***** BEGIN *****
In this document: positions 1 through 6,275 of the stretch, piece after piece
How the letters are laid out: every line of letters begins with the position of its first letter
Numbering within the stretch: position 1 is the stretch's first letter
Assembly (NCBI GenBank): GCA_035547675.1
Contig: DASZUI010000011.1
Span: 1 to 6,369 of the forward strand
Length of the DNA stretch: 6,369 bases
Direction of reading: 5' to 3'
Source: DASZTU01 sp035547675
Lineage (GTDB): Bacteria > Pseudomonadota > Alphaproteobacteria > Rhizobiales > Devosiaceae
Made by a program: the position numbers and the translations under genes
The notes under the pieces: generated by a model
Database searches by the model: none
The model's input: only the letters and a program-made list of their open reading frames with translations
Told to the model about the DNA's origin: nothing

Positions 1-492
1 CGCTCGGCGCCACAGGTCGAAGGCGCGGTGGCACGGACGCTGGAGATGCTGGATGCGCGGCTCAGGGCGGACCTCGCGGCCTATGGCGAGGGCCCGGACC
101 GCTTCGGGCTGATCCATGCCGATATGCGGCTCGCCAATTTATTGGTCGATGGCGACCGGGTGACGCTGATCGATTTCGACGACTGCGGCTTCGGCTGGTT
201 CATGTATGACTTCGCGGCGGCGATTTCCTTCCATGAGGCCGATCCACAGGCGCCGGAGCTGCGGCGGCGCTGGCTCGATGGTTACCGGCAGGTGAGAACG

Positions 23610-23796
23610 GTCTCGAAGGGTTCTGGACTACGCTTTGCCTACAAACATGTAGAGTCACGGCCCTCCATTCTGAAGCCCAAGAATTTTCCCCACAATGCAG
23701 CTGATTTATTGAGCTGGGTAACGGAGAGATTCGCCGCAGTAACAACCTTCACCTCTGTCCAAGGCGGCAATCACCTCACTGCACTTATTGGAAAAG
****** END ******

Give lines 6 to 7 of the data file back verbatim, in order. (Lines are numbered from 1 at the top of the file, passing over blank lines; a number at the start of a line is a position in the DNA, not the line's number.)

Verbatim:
Span: 1 to 6,369 of the forward strand
Length of the DNA stretch: 6,369 bases